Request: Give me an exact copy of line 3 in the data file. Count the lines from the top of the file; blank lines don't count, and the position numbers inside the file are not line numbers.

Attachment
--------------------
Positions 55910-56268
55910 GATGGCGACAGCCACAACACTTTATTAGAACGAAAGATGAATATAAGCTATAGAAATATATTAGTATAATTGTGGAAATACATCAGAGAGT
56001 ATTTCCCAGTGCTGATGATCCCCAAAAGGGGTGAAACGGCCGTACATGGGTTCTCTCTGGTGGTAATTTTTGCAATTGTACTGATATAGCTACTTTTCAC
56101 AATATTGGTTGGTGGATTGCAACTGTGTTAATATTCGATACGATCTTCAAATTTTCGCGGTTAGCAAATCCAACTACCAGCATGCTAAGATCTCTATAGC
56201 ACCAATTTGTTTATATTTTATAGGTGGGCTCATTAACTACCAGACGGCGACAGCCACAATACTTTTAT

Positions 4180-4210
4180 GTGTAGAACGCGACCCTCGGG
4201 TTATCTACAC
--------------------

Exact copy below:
56001 ATTTCCCAGTGCTGATGATCCCCAAAAGGGGTGAAACGGCCGTACATGGGTTCTCTCTGGTGGTAATTTTTGCAATTGTACTGATATAGCTACTTTTCAC